“The shape of our lives is defined by our insertion into institutions and systems whose interlocking power generates the "virtual reality" we experience. Such 'knowledge' is so thoroughly a part of our worldview that it simply would not occur to most people to question it. Yet underneath this reality is another, subinstitutional reality in which very different responses are simply acted out. This is the reality in which everyone, until very recently, lived.” - David Schwartz
When I begin working with an executive, a partnership forms. As I Shadow them through their day and routine I look for effectiveness, leadership and how they maintain their individuality within the organization. Leaders foster individual talents and encourage their staff to be unique and bring that uniqueness to the table to enhance the talent of the organization. In order for them to do that, they need to discover their hidden talents and strengths and learn how they compliment others’. That’s where I come in….translating newfound awareness of strengths, talents and skills into tangible change by choice.
In his book on Contrarian Leadership, Steven Sample speaks about leaders maintaining their intellectual independence by thinking in the gray zone, not black and white. Many in leadership roles need to learn how to be better listeners, for what’s spoken and the unspoken modes of communication. They are often too busy to take notice or, in too many cases discount anyone’s opinion but their own or that of the organization’s so why bother in the first place?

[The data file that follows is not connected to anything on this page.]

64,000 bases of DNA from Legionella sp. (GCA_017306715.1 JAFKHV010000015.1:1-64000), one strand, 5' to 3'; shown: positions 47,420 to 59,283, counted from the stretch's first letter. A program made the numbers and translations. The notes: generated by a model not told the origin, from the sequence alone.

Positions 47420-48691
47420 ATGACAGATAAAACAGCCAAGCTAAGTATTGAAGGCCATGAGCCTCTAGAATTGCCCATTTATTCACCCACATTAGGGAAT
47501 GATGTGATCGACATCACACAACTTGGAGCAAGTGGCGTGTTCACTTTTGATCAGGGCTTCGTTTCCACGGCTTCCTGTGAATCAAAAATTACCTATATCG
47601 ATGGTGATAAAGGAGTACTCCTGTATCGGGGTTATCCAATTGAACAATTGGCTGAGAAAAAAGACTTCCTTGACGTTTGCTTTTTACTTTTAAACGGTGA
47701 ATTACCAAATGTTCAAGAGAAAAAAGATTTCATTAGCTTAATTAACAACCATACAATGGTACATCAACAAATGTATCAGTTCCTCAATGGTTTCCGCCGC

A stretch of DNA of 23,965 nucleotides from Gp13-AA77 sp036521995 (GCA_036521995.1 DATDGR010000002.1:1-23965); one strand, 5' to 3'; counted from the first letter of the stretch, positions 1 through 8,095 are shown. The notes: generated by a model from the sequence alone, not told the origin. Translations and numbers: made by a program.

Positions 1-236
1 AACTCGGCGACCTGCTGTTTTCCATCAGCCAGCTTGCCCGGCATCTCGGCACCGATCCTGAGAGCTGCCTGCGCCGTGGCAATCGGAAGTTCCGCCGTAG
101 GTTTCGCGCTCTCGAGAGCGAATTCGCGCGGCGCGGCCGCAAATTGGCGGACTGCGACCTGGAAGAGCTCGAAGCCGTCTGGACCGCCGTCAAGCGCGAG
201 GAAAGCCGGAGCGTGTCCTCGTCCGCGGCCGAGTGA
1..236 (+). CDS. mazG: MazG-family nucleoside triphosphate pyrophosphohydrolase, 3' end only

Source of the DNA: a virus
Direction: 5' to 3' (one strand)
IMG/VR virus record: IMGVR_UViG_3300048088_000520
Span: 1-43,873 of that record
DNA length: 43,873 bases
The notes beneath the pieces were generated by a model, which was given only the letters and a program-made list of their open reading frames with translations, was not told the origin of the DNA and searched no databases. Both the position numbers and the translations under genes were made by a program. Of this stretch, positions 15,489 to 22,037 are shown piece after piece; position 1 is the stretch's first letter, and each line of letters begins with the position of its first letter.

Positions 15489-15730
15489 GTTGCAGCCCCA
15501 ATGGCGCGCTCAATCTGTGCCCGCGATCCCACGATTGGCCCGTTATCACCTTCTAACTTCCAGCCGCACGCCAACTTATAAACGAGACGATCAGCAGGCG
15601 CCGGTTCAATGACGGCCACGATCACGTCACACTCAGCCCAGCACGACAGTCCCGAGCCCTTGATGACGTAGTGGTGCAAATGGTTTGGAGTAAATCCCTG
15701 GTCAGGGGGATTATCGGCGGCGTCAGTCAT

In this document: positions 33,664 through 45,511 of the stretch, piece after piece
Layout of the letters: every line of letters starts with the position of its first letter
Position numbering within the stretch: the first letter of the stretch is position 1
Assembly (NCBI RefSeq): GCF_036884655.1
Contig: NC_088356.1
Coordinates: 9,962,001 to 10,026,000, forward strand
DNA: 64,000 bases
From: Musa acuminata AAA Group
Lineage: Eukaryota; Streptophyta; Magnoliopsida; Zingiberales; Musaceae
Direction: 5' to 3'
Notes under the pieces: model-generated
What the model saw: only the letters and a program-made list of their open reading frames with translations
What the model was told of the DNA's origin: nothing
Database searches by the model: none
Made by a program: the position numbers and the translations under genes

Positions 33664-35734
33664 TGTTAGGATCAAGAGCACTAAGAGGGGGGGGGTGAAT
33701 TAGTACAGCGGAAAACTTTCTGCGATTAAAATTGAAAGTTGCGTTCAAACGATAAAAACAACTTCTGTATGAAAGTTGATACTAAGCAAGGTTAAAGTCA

What struck me this morning as I was searching for a particular e-book I had seen in an online library I subscribe to, was there was next to nothing on communication (listening, speaking, effective communication) for executives. That is usually the first complaint from staff about their managers and superiors. They don’t listen. One can’t discover talents or ideas of staff without taking notice; listening to perspectives and ideas other than our own. It’s the very basic foundation of good leadership.
By helping your staff pull themselves forward to succeed, leaders need to stop running organizations and start fostering excellence in their direct reports. That is what will create organizational excellence and a strong, sound organizational future.
An organization of clones who don’t rock the boat will eventually disintegrate. Human beings are unique and need that feeling of individuality. Few will stay when they are not valued for who they are. What is an organization if not its people?
“We are so obsessed with doing that we have no time and no imagination left for being. As a result, men are valued not for what they are but for what they do or what they have—for their usefulness.” - Thomas Merton
It’s time to turn that around.